Seeing as we can all agree that global warming is definitely real, it's probably a good idea to start doing something about it. Making slight changes to our lifestyle is obviously a ridiculously thing to suggest, so let's move on to more realistic schemes like global weather modification through controlled atmospheric aerosol release, which might actually be affordable.
While releasing aerosols into the atmosphere sounds like a bad thing (and it very well may be, in the long run), we know that it's an effective way to cool the planet down in the short term since we can measure the effect every time a major volcano erupts. For example, the 1991 eruption of Mt. Pinatubo added about 20 megatons of sulfur dioxide to the upper atmosphere, which lowered the average summer temperatures of Northern Europe by about four degrees Fahrenheit.
A recent study in Environmental Research Letters took a look at ways that it might be possible for humans to achieve something similar without having to set off an actual volcano, and there are a bunch of ideas that look like they might work for an amount of money that's easily achievable within the next few years. Here are some ideas, based on delivering several megaton of aerosols into the atmosphere at a sufficiently high altitude:
Modifying a fleet of Boeing 747s for high altitude flight and aerosol delivery would cost just $1.1 billion per year. We'd only need 14 of them, and we could buy used ones on the cheap. However, they max out at about 45,000 feet. Going higher (up to 65,000 feet) would require a fleet of 28 supersonic B-1 bombers at a cost of nearly $5 billion, and for extreme high altitude delivery, we'd need to spend $8.4 billion on 133 F-15s that could "zoom-climb" up to 85,000 feet.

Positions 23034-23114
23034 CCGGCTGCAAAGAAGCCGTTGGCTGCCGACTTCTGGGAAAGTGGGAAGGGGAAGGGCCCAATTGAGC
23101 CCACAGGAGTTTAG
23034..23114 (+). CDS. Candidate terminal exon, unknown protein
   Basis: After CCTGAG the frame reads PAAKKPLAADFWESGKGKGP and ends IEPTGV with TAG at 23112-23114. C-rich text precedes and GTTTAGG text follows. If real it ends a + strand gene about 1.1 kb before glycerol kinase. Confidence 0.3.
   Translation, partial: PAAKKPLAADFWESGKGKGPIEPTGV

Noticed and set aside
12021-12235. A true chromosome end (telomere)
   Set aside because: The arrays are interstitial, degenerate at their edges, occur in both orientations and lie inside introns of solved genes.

For the most effective high altitude aerosol deployment, another option would be a new, purpose-built aircraft. The estimated cost for an aircraft capable of releasing five megatons of aerosols at 100,000 feet would be just under $10 billion, but that's a lot more cargo at a much higher altitude than current aircraft, making for a more effective system.
For heavy cargo lifting and long duration operations, airships could be a good way to go. Hybrid lift helium airships that can deliver one megaton per year of aerosols to 100,000 feet would cost about $2 billion per year.
Rockets are an obvious way to get to high altitudes, and the researchers took a look at a concept vehicle that would use "rocket engines or motors to boost a vehicle and payload to altitude. At apogee, wings are deployed to increase the vehicle's lift-to-drag coefficient to allow it to glide at altitude and disperse payload. Once dispersal is completed, the wings retract to allow it to descend quickly." Cool idea, but it would be about a hundred times more expensive than a less exotic system at an estimated $390 billion per year.
Yes, guns. Why not just shoot aerosols into the atmosphere packaged inside exploding artillery shells fired out of an Iowa-class battleship's 16'' Mark 7 naval gun? Sounds like fun to me, but the overall cost would be nearly $140 billion, or $20 billion if the guns were modernized to fire shells electromagnetically (sweet!). Also, the study notes that "these new gun technologies are unlikely to be available for non-military uses for some time to come." Bummer.
We've looked at this pipe idea before: you'd take a hose, attach it to a big balloon, send the balloon up to into the air, and then pump aerosols through the hose. Unfortunately, we don't yet have the materials that we'd need to get this to actually work at the necessary altitudes, but getting us there might cost between $4 and $10 billion.
Mind you, this study was not paying any attention to the effectiveness of these methods at climate modification, just the potential cost. And really, it seems fairly cheap. As the authors of the study point out:
To put these cost in perspective, the costs of climate damages or of emission mitigation are commonly estimated to be 0.2-2.5% of 2030 global GDP equivalent to roughly $200B to $2000B per year. Our estimates of the cost of delivering mass to the stratosphere--likely to be the most substantial part of the cost of SRM deployment--are less than 1% of this figure.
Again, the preferred method of dealing with climate change is to tackle the root causes, but if we can't get together to manage that, concepts like these might need to be put into practice to keep our environment stable.